Kjøttsuppe, meat soup, is a traditional dish in Norway. Especially so during fall as the dark and cold weather sets in and the root vegetables come fresh off the fields. It’s an easy dish to make, but in order to get a tasty soup you need fresh ingredients, rich meat or vegetable stock, and plenty of time to let it simmer on the stow. Here’s my recipe and how I make it. Enjoy!
Ingredients for a Norwegian Meat Soup
Meat or Vegetable stock
Vegetables in the soup
- Celery root
- Jerusalem artichoke
Meat in the soup
As with the vegetables, there are no strict rules to what kind of meat you add to the soup. Add whatever you have in the fridge, or whatever meat you like. It’s also fine to mix different kinds of meat (beef and pork). To save some money you might also choose cheap pork sausage over more expensive beef.
Personally I do prefer meat that “enjoy” a long cooking time, so typically I choose some kind of beef and make sure that it has some fat and bones. This will for sure add more flavor to the soup.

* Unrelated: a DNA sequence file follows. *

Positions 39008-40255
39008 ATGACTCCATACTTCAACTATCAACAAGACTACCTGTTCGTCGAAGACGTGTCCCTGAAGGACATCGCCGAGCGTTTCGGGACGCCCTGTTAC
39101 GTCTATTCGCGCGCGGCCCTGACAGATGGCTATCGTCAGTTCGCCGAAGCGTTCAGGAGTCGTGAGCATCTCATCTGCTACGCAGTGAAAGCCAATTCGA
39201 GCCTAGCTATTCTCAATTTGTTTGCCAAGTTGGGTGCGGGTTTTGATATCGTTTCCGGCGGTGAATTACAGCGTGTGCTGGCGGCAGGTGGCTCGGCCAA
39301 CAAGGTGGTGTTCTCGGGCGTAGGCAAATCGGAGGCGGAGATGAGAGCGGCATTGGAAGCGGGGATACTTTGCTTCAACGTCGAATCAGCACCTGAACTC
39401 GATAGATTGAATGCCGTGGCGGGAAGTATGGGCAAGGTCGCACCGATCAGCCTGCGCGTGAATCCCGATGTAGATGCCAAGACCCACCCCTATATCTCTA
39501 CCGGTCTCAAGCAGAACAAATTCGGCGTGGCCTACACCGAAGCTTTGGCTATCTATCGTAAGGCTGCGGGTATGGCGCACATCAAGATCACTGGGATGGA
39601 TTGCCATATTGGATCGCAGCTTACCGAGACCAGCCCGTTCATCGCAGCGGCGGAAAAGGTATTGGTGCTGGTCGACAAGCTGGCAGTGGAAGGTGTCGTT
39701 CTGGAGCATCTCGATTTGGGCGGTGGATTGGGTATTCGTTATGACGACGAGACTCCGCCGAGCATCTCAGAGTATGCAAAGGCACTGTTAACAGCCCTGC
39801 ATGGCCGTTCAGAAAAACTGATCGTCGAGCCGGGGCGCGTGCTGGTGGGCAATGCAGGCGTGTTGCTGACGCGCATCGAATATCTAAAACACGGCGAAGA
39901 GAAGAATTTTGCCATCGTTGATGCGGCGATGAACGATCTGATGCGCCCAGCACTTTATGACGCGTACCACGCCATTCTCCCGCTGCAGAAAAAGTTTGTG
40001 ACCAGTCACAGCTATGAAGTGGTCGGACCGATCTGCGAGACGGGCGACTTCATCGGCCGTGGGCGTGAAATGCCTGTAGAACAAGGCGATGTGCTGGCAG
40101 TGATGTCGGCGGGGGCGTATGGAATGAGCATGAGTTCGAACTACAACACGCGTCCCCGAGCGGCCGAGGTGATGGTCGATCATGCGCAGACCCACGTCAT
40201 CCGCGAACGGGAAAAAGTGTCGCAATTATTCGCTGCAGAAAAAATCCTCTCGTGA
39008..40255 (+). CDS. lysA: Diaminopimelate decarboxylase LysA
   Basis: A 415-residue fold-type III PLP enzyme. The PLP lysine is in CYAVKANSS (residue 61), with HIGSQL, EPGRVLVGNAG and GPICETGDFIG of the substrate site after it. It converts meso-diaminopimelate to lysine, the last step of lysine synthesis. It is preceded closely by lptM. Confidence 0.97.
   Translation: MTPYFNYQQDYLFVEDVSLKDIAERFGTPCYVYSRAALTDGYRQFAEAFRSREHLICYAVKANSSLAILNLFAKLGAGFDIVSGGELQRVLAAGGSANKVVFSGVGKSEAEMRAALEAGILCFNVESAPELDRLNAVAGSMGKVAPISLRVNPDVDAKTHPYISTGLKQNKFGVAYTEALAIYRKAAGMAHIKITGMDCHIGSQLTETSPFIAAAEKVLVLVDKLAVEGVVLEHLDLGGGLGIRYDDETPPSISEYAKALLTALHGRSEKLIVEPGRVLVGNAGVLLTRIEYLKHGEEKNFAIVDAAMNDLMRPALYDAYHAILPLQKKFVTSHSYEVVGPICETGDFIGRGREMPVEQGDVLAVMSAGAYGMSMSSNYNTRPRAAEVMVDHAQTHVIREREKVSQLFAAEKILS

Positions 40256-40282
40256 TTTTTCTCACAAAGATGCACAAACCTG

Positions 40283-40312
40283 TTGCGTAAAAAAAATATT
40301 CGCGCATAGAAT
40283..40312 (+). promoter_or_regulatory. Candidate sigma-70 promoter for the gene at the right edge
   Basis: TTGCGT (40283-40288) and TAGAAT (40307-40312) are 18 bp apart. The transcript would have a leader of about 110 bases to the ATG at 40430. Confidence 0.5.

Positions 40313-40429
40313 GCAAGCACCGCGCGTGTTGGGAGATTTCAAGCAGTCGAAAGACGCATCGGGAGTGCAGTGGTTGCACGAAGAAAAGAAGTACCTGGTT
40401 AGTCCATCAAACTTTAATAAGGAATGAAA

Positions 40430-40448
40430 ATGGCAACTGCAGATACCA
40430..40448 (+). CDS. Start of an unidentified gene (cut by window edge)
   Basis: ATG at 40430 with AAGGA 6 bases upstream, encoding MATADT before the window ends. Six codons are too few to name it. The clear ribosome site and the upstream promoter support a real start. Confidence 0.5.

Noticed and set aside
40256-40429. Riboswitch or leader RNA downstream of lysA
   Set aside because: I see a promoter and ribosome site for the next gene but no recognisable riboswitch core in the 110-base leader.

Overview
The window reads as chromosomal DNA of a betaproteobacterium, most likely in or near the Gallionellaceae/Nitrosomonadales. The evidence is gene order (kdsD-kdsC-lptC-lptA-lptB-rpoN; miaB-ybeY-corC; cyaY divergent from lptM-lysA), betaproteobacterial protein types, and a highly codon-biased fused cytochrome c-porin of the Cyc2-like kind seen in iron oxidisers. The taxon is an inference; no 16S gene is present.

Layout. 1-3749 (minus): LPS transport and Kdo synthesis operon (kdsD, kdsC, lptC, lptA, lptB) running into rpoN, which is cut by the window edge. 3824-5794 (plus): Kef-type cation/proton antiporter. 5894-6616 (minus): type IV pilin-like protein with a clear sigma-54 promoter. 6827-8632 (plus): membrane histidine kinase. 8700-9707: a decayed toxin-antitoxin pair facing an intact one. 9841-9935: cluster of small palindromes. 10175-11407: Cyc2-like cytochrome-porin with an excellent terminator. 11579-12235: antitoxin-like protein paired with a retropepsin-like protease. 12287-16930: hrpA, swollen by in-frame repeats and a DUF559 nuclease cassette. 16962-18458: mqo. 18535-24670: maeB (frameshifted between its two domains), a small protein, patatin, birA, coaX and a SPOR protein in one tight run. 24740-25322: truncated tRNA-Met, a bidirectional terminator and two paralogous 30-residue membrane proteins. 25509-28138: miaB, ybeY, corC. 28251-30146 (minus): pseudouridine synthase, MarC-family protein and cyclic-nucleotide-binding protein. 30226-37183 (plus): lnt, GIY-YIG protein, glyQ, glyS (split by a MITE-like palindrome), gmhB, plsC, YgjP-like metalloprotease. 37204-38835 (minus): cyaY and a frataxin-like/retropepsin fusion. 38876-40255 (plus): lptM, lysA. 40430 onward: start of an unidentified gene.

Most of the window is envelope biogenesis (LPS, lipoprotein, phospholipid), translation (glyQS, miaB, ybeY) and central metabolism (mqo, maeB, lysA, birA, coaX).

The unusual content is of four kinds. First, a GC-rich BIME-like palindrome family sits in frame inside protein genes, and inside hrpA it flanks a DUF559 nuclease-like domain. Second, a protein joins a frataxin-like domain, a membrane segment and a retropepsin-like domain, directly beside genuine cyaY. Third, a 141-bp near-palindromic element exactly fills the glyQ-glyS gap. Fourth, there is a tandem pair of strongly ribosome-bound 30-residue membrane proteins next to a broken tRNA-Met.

NB! I would avoid using poultry… Typically a “meat soup” in Norway would not have it, and it would rather be named a “chicken soup”.
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Recipe for Norwegian meat soup
- 1 liter (33 oz) chicken stock (or vegetable/beef stock).. or more if you have.
- 4 carrots
- 2 medium sized yellow onions
- 1 medium sized rutabaga
- 1 leek
- 1/2 celery root
- 12 ish small-medium sized potatoes
- 600 grams (1,3 lbs) beef meat (any part, but no expensive meat)
- 400 grams (o,8 lbs) sausage
How to cook the soup
How to eat the soup
Serve the soup with your choice of beverage, I enjoy a cold glass of water, or perhaps a red wine or a dark ale. Also have some flatbrød (flat bread, traditional Norwegian bread) on the side. If you can’t get flat bread you could replace it with some thin crisp bread, but it should have a neutral flavor (nothing sweet). Some like to have a bit of butter on the flat bread as well.
Since it’s a big portion you’ll probably have a lot of leftovers. But don’t worry! It will taste even better the next day.
Vel bekomme! Thanks for sharing this article with anyone interested in cooking and Norwegian food. Tusen takk, thank you!
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